We reached the lower parts of Bergltal and the long traverse below the steep north faces of Handschuhspitze. There we had to cross several old avalanche cones. Obviously these avalanches had fallen the previous days due to recent snow drift accumulation. The good news for us: no more avalanche danger in this area; most of the accumulated snow had already swept down the north faces. So we decided to continue ascending to the third and last avalanche checkpoint.
This checkpoint was high up Bergltal slope near the beginning of the summit chute. Working up Bergltal we saw about 20 people in front of us, zigzagging up the mountain. There was a good ascent ski track and already several fresh downhill ski tracks of some early birds. There was also a broad old avalanche cone we had seen already from Marienbergjoch inn, ranging from top of the slope midway down. Some side chutes had already unloaded their snow burden so the situation seemed to be a bit less threatening. Deeper and hidden weak snow layers were no subject of the actual avalanche bulletin. This meant to us: snow worked over, less danger!
My caution diminished slowly. There was sun, fresh snow, blue skies, a good and not too steep ski track and the prospect of a good downhill fun. We had about 2/3 of the slope behind us.
AvalancheThen, all of a sudden, there was a cry from above.
And more cries of shock from the people ahead of us.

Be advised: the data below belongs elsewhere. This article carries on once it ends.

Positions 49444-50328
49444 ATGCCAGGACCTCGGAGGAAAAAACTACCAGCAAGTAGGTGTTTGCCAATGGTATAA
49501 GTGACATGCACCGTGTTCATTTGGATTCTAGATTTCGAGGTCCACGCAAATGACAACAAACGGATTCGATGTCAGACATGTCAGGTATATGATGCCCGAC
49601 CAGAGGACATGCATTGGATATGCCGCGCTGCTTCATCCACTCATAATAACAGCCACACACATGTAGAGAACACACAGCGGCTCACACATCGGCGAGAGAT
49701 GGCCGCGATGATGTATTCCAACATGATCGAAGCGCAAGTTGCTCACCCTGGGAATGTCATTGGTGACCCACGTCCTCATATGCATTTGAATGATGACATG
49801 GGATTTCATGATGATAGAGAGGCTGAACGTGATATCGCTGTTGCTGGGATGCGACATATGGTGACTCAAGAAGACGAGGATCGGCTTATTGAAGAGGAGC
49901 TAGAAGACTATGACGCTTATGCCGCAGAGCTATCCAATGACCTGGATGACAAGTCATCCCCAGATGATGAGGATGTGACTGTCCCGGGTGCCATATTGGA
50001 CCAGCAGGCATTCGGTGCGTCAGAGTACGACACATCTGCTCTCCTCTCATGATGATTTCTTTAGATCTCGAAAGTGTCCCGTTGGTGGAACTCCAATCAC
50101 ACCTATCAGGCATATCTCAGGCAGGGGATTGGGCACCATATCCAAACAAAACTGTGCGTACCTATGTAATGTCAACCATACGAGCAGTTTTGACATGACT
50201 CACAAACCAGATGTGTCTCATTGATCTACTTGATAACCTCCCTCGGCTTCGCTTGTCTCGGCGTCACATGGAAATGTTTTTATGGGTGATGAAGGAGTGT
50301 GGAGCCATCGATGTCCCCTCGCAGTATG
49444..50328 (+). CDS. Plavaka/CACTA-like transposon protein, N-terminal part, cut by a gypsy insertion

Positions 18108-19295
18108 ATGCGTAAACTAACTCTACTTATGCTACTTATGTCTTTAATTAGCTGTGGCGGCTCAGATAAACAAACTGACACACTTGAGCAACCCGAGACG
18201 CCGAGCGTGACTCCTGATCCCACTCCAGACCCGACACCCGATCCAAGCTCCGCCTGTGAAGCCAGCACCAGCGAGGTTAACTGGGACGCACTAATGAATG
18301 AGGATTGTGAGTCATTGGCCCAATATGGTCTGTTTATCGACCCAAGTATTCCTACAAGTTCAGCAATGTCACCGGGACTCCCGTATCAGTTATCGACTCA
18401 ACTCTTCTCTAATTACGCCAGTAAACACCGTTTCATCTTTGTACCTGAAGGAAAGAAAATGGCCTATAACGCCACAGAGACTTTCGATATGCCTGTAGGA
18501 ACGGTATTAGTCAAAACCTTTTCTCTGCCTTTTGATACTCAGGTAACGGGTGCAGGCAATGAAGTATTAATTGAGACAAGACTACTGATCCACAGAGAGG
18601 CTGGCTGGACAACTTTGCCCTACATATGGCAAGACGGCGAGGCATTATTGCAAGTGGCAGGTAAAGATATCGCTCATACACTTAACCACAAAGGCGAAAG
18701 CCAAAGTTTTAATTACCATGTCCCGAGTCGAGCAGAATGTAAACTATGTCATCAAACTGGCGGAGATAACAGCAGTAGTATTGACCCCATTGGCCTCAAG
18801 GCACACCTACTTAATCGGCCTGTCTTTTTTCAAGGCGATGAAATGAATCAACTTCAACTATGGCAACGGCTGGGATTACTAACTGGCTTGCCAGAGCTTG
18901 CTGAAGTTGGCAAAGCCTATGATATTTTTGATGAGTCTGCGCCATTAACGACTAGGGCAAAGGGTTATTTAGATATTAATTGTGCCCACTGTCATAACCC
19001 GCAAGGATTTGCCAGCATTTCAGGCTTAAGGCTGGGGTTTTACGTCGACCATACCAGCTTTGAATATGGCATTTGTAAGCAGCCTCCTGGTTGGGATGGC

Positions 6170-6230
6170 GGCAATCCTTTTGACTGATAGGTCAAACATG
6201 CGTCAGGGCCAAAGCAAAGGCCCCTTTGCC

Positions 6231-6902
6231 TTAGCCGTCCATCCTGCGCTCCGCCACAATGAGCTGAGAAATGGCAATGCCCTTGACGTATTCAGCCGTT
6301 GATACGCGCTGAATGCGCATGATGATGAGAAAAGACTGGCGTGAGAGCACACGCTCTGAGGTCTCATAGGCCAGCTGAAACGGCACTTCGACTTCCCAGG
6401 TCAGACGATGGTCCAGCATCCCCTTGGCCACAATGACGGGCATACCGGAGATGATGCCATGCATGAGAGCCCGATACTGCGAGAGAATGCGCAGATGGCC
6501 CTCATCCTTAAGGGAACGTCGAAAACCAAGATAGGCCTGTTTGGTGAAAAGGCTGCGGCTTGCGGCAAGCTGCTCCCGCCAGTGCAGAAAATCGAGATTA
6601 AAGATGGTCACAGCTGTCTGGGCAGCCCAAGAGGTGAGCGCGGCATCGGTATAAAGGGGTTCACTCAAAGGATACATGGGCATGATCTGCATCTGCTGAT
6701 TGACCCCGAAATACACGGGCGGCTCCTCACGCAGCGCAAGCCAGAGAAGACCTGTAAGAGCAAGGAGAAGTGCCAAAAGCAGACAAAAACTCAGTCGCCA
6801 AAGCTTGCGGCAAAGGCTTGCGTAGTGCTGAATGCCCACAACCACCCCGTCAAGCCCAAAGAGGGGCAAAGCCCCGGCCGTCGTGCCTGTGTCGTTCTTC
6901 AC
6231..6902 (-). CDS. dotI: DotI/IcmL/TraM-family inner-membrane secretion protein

“Out of here” I shouted to R. and I spun around to leave the slope to my right were some rocks were limiting the slope and would give a shelter against the avalanche. At the same time I looked up the mountain to check the situation.
There it was. A meter - high white wall of snow came down and out of the summit chute which opens out into the Bergltal slope right-angled. So the avalanche first surged up the counter slope and then fell down the Bergltal slope with an incredible pace.
Watching that, R. and I started to ski down to the rock shelter. R., being closer to them, arrived at the rocks within five seconds despite of the skins on the bottom of the skies and the binding, which naturally was open at the heel for ascending purposes.
I had less luck. Starting the descent to the rocks and watching the avalanche at the same time, panic rose inside me and I stupidly stumbled across some old avalanche debris and fell head first into the snow. Within two seconds I stood up again to continue my escape but it was too late. The avalanche hit me when I restarted my descent and knocked me off my feet.
Again head first a descent of another sort began. I automatically began to “swim”. The avalanche tried to suck me in and I struggled to resist but I had no orientation whether I was up or down, left or right. The force of the avalanche was irresistible and pitiless. Snow was everywhere. The most incredible thing was: it was a nearly silent force. There only was a distant swooshing noise.